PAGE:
In Focus

What makes architects construct a ‘bootiful’ building or a total turkey?

Poultry king Bernard Matthews used a grand country manor to house his fowl... so when it comes to buildings, did philosopher Confucius have a point when he mused ‘everything has beauty but not everyone sees it’, wonders Jonathan Glancey

Sunday 12 November 2023 06:30 GMT
The late Bernard Matthews in front of Great Witchingham Hall
The late Bernard Matthews in front of Great Witchingham Hall (Getty)

Filmed in front of Great Witchingham Hall, Bernard Matthews, the late Norfolk turkey magnate, described it as “bootiful”. Not his 16th-to-17th-century country house, that is, but his latest line in crispy crumb turkey steaks.

To Matthews, I can’t help feeling, Great Witchingham Hall must have been particularly “bootiful” when, having bought it for a song, or a cluck, in the mid-Fifties, he and his wife Joyce, living in two unheated rooms, filled it not with the antique furniture and exquisite portraits of Venus they couldn’t afford at the time, but to the rafters with gobbling turkeys. At a shilling a square foot, buying the hall, said Matthews, was cheaper than building turkey sheds at six bob a pop.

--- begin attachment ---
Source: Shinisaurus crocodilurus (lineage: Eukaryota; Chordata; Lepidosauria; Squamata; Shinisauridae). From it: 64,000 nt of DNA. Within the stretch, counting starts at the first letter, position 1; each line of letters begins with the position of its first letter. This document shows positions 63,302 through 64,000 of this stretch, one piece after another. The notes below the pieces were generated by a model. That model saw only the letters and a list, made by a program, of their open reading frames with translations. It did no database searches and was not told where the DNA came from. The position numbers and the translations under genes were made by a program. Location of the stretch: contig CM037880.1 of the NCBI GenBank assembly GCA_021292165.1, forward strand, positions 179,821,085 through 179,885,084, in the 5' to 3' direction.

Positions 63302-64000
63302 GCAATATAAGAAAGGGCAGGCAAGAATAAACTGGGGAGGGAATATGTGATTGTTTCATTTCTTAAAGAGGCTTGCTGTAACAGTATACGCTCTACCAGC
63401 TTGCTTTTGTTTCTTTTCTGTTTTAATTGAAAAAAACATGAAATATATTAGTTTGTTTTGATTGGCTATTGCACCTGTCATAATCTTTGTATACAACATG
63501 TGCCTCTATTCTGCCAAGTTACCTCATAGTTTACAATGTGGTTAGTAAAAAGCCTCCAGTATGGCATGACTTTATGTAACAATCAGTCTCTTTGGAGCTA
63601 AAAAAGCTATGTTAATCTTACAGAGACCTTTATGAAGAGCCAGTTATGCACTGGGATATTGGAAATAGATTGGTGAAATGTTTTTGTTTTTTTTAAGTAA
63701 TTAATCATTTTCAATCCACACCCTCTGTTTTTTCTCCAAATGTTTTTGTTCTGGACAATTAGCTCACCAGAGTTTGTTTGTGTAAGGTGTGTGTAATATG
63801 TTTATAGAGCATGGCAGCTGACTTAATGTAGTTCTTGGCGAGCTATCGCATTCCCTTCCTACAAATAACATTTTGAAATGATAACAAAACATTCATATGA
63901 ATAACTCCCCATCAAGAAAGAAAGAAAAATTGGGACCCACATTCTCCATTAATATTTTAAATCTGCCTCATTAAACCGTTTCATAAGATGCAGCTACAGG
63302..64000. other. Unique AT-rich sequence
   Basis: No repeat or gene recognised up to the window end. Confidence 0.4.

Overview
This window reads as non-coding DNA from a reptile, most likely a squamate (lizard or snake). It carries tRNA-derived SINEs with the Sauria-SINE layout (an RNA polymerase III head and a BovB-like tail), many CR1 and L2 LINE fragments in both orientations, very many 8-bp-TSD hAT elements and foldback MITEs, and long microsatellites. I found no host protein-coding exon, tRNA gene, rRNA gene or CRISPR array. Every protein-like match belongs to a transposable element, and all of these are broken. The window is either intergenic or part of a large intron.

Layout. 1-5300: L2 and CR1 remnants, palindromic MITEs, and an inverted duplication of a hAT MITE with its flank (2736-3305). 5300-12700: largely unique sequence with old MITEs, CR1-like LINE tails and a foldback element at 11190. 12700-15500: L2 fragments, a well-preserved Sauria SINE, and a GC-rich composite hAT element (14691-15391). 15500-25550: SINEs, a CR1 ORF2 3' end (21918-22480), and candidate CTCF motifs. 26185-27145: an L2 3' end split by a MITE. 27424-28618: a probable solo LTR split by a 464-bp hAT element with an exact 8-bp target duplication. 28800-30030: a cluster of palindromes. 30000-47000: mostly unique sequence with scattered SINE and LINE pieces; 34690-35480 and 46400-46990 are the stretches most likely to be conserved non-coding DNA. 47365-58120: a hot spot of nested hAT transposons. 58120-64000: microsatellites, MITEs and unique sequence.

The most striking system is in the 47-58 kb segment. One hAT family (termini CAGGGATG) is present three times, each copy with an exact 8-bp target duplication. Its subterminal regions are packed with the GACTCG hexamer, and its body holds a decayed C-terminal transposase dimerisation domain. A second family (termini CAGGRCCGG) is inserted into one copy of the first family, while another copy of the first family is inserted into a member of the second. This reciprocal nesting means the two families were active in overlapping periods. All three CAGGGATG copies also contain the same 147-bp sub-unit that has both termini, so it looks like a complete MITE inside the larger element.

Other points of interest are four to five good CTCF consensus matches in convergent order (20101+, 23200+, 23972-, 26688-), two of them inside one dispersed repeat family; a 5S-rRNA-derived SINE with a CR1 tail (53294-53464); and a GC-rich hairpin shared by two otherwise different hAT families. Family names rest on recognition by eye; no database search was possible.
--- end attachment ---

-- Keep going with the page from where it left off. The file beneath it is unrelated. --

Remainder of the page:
Thomas Aquinas, who is unlikely to have had a view on the aesthetics of turkeys and appears to have left no comment on the attraction or otherwise of more local fowl, said that beauty is that which gives pleasure when seen. In the canon of quotes concerning beauty, this might seem a little on the simplistic side, translating more or less as “beauty is in the eye of the beholder”. While some saw beauty in the concrete cooling towers – machines for making clouds – of Didcot power station, styled by Sir Frederick Gibberd, architect of Liverpool’s Metropolitan Cathedral of Christ the King, others damned the whole caboodle as the tectonic spawn of the devil.

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